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Shalanda Baker’s new book, Revolutionary Power, arms vulnerable communities with tools to upend the energy system

Environment, General Foundation News

Baker tells the stories of those who have been left behind due to our nation’s unfair energy costs and those who are working to be architects of a more just system.

In a new book titled Revolutionary Power: An Activist’s Guide to the Energy Transition, author Shalanda Baker outlines strategies to create anti-racist energy policies and the need to reckon with the racialized violence embedded within the country’s current energy system.

Set to publish in January 2021 through Island Press – a longtime grantee partner of Kresge’s Environment Program – the book is already gaining positive reviews for Baker’s efforts to bring awareness to a system that inequitably burdens people of color and low-income people who already struggle to pay their utility bills.

“The poorest families in this country pay far more of their income for energy costs – upwards of 30% – while higher-income families pay about 3% or less,” Baker wrote in a recent opinion piece. “It should come as no surprise that the households paying the highest portion of their income for energy and confronted with difficult decisions about how to pay their utility bills are also disproportionately Black, Latinx and Indigenous.”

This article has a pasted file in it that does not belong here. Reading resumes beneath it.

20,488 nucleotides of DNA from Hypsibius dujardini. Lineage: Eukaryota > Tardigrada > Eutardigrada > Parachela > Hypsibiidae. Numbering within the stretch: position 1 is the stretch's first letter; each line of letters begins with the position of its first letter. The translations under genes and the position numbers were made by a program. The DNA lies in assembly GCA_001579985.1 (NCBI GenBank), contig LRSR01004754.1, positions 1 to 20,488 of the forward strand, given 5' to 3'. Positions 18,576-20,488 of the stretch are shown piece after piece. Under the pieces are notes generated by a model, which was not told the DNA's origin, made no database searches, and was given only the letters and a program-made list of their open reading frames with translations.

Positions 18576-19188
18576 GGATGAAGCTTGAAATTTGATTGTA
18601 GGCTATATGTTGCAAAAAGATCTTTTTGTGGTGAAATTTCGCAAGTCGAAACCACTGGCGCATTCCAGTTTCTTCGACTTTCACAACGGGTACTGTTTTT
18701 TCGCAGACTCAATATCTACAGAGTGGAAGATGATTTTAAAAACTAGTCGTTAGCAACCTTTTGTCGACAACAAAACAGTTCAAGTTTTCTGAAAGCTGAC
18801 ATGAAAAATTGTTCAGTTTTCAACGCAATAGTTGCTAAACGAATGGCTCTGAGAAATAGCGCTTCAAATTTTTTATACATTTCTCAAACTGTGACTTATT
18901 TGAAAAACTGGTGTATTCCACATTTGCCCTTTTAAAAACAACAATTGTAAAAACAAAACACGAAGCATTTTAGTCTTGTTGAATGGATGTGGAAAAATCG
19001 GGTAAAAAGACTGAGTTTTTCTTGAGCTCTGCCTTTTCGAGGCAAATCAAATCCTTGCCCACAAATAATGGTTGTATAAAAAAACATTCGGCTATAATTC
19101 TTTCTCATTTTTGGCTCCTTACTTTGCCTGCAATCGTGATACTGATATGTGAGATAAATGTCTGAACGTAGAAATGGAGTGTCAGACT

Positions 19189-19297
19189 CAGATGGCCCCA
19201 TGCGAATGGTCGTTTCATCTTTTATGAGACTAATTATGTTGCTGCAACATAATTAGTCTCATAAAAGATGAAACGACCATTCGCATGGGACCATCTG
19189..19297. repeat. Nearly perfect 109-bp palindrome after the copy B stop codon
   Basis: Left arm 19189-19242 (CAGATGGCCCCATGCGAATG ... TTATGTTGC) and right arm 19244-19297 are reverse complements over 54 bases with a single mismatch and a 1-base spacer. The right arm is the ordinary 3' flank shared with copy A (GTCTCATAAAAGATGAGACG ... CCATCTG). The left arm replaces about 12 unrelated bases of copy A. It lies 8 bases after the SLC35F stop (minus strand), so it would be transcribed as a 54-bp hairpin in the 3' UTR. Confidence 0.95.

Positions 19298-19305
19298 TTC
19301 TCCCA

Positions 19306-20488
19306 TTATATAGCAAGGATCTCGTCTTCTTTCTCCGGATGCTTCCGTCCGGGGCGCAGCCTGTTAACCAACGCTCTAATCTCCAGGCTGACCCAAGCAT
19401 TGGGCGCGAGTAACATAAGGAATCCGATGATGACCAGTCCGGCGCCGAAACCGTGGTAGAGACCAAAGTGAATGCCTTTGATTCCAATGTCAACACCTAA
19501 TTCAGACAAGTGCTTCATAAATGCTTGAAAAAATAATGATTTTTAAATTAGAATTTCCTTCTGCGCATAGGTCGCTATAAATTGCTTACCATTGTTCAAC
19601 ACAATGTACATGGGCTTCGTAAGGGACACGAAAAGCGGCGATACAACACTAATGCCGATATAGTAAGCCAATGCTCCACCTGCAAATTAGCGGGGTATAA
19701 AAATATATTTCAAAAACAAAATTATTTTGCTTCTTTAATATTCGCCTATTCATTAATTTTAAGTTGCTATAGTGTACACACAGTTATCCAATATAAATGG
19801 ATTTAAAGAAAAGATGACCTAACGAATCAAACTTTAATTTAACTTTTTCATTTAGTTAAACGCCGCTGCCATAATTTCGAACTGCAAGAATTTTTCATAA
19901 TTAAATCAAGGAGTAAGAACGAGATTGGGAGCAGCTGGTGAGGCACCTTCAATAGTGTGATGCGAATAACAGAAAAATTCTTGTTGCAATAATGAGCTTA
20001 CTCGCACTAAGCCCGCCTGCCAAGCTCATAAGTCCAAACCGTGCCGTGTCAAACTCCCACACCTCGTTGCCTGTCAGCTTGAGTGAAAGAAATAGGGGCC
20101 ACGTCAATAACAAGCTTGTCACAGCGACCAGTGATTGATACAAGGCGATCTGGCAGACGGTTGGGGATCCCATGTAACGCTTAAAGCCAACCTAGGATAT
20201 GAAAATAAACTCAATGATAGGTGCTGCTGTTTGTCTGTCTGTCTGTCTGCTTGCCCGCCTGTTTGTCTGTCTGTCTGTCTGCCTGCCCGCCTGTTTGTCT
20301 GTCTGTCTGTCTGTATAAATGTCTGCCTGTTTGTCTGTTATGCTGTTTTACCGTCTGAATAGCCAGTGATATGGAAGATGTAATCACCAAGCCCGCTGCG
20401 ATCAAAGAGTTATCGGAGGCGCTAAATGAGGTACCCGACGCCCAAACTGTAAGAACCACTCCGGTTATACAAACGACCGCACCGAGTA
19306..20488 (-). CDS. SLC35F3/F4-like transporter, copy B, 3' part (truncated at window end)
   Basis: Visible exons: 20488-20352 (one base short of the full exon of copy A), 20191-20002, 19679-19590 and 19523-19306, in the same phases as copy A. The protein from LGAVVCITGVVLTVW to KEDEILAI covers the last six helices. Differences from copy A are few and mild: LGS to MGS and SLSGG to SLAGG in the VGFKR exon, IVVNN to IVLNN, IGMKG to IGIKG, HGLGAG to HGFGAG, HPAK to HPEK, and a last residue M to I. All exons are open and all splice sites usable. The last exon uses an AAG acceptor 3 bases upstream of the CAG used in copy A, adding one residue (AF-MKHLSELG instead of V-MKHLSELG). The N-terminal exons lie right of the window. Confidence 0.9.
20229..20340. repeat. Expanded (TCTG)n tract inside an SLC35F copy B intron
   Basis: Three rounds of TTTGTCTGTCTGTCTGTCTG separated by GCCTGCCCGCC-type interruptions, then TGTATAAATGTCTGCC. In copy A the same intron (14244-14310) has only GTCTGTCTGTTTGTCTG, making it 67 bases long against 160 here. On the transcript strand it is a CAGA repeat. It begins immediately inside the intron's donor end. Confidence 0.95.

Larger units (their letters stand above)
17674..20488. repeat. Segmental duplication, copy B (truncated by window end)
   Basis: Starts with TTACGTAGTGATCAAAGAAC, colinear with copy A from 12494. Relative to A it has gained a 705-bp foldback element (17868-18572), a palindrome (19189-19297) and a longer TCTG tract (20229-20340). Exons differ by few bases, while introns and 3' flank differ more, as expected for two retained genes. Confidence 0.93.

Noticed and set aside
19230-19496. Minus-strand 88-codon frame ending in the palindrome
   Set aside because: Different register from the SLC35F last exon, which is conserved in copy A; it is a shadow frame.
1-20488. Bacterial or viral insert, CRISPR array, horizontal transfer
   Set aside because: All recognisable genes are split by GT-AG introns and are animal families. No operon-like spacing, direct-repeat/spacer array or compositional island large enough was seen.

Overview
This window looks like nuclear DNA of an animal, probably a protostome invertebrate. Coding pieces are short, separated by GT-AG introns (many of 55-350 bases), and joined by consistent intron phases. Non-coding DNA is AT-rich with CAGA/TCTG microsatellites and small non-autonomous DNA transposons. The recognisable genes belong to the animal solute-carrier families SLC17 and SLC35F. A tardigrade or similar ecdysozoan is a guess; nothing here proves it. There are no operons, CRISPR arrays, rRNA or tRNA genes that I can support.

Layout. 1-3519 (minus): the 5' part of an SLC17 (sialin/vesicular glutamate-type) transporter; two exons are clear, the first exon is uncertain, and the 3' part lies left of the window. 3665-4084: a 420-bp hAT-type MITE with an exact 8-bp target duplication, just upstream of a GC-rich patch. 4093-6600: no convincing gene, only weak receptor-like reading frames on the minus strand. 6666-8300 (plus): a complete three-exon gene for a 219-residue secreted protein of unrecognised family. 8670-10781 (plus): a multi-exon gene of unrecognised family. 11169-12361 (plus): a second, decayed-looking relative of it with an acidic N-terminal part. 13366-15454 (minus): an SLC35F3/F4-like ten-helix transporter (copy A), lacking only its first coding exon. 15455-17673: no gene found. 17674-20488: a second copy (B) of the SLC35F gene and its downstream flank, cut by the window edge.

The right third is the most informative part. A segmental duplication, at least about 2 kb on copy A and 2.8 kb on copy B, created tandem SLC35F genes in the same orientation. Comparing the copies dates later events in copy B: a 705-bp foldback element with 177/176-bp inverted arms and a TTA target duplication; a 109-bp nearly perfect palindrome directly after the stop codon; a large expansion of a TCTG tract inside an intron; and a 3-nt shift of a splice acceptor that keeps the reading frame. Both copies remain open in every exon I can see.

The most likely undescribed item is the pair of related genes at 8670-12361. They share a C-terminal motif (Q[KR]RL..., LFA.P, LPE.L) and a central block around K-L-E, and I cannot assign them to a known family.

Baker is a professor of Law, Public Policy and Urban Affairs at Northeastern University and co-founder and co-director of the Initiative for Energy Justice, which also is a grantee partner of Kresge’s Environment Program. She draws from her experience as an energy-justice advocate, a lawyer, and a queer woman of color to inspire activists working to build our new energy system.

A review from Kirkus describes Revolutionary Power as “a book full of welcome, practical solutions to the energy – and, consequently, climate – crisis” and a “well-considered manifesto for equity in the distribution of power – that is, the kind that fuels our vehicles and lights our homes.” Here is an excerpt from the review:

“Our most economically distressed neighbors pay too much to keep their households afloat, and they have been willfully ignored as others move into the clean energy future.” So writes Baker, who gained experience early in her legal career in energy project finance. Along the way, she learned that energy development favors those with political and economic power while even “clean” energy projects are often undertaken at the expense of the less powerful: the people of a small town in southern Mexico, for example, who were being displaced by a wind farm. Baker insists on a course that incorporates “an approach of justice first in pursuit of averting catastrophic climate change rather than one of climate first, justice later.”